I guess I don’t understand how the people in the OT were able to follow God if they didn’t have the Holy Spirit inside them. Do you mean that for certain tasks God filled them with the Holy Spirit, but not for daily life? For example, God gave his Spirit to those who were building the temple for that specific task. But, after they had built the temple he took his Spirit away?

Did God give his Spirit only to some special people, like prophets, for certain tasks, but then took his Spirit away?

I guess, I don’t really understand what you mean by, the Spirit “helped them, but not from within”, what do you mean?

If God regenerated them, but then didn’t permanently give them the Holy Spirit, how could they follow him in daily life?

If they were regenerated they would want to follow God, but without his Spirit wouldn’t they be powerless to actually follow him?

That’s a great set of questions.  Remember that we Christians walk by faith and that’s how we please God.  Now at regeneration God gives us the faith to follow him, so that’s how we walk with him.  The Spirit is definitely at work and present in NT Christians’ lives, but people in the OT still followed God and not necessarily by the Spirit (think Abraham with Isaac and the almost sacrifice).  So in the OT we can see that God gives the Spirit for brief periods for certain tasks (prophets, etc.), but it’s not in a lasting way as though the Spirit was indwelling them like we see in the NT.  What I mean by the Spirit helping but not from within is that the Spirit came upon them and gave them the supernatural power to do something great for the glory of God, but it was not from a permanent indwelling – it was a temporary help or enablement.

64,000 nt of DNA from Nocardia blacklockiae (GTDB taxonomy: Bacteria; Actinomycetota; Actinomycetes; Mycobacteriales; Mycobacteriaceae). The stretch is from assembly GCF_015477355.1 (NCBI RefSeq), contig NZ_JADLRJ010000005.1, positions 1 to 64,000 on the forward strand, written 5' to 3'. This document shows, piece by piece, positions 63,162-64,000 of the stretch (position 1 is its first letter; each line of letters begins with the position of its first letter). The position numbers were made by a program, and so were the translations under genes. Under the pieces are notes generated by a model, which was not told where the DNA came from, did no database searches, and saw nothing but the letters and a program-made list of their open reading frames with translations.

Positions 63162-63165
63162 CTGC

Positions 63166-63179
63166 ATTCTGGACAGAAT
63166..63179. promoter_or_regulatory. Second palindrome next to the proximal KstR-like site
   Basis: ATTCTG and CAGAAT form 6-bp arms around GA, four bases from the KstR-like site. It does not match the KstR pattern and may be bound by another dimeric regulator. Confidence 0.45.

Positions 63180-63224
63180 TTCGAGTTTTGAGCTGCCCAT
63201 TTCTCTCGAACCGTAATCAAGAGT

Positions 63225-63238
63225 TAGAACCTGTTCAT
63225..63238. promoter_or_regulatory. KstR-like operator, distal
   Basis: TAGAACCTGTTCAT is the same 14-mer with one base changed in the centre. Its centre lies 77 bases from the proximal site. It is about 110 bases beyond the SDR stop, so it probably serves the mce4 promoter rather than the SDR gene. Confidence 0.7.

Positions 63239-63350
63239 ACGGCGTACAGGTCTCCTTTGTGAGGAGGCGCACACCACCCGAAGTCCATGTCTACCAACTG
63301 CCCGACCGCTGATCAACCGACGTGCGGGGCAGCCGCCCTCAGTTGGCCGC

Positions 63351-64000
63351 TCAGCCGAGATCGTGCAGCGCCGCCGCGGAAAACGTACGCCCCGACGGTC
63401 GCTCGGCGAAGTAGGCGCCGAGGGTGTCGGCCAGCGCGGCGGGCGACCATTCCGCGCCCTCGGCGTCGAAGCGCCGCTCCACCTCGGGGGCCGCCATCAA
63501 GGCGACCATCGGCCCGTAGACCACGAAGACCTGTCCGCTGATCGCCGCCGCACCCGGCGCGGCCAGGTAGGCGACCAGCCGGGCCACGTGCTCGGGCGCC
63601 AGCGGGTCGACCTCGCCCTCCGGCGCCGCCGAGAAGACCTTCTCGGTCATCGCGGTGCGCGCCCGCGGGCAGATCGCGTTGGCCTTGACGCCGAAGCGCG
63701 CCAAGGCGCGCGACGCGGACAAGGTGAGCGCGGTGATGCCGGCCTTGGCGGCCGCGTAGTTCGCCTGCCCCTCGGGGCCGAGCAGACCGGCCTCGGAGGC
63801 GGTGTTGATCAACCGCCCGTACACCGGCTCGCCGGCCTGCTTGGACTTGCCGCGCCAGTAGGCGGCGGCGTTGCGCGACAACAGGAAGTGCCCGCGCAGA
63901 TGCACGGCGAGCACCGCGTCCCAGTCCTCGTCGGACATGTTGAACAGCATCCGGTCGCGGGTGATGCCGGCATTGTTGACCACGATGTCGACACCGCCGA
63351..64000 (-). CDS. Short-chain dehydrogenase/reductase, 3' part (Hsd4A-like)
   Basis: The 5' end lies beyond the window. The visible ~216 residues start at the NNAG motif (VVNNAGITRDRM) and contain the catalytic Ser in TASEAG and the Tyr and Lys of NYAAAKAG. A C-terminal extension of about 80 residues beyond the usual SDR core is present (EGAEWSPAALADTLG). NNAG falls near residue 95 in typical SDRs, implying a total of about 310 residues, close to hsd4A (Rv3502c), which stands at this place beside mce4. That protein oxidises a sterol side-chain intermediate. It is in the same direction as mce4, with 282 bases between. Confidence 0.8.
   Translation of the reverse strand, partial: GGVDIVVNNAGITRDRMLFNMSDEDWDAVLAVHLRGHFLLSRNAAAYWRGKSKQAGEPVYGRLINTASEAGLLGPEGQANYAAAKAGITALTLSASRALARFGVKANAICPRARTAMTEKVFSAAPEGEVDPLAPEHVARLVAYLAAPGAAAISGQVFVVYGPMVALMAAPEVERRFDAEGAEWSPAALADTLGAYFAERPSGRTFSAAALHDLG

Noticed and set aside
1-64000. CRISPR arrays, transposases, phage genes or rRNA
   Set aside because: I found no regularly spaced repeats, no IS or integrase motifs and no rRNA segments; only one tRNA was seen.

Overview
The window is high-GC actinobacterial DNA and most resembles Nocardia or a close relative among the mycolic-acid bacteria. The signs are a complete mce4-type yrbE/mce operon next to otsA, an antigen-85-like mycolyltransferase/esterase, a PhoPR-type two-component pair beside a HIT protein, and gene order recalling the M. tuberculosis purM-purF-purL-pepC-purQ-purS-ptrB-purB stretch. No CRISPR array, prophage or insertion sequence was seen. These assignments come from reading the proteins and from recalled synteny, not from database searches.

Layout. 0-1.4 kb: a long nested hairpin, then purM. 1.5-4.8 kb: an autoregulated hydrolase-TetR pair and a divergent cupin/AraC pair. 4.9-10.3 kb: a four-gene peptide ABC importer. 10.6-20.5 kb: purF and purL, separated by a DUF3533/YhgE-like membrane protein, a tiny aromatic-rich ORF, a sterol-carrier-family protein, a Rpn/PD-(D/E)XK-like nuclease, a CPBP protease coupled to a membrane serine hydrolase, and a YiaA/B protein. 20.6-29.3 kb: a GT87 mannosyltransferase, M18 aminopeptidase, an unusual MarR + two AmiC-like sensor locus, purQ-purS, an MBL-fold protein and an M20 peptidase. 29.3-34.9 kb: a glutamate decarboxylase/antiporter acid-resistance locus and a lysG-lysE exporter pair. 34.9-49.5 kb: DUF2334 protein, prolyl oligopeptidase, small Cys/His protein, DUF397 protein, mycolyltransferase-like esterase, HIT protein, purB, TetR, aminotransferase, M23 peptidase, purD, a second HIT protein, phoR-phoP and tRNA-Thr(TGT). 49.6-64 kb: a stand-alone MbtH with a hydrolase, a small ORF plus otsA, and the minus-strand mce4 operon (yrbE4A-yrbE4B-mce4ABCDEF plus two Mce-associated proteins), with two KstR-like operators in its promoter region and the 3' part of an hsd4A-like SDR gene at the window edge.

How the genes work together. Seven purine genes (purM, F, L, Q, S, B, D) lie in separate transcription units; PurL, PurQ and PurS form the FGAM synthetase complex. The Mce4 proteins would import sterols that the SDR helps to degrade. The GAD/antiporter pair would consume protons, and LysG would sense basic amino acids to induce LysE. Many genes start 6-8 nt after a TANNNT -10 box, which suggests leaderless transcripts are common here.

3.  When the Bible talks about doing something in the flesh versus doing something in the spirit, what does that look like practically speaking? For example, what would it look like to repent of sin or to read the Bible in the spirit versus in the flesh?
> What is the difference between doing something in your own strength versus in God’s strength?

We walk in the spirit, but we are tempted in our flesh; we make decisions based on our will which is a mixing of the two… We are led by the spirit, but we are also tempted in our motives.  I think it all boils down to motive – are we obeying for God’s glory or because of a sinful tendency?  Are we reading the Bible so we can look awesome at home group or on our blog, or are we doing it so that we can know him more deeply and commune with our God on another level? Are you repenting for others to see or are you repenting to be nearer to God and put away your sin?  I believe that it all boils down to motive – whatever is good in us is the Spirit at work in us, but we can definitely screw that up by letting our flesh take over and give in to temptation.

Can I have good motives, like wanting to be closer to God, but still be doing that in my flesh?

Absolutely – think legalism here.  In a legalistic mindset we have a great desire to please God and to obey, but it if all we do is ‘white-knuckle’ it and redouble our efforts without prayer, dependence on the Spirit, or even acknowledging God’s role in bringing himself glory through us, we’re going about it in all the wrong ways.  So we say ‘I will be sinless in X way so that I can bring glory to God’ and then we completely ignore the Spirit working in us and we deny the cross by trying to circumvent it – we essentially say ‘the cross is not enough – I must do more to please God.’  Do you see the good motive (wanting to please God) and the sinfulness of trying to do so in the flesh, rather than relying on God to lead and leaning wholly on the cross?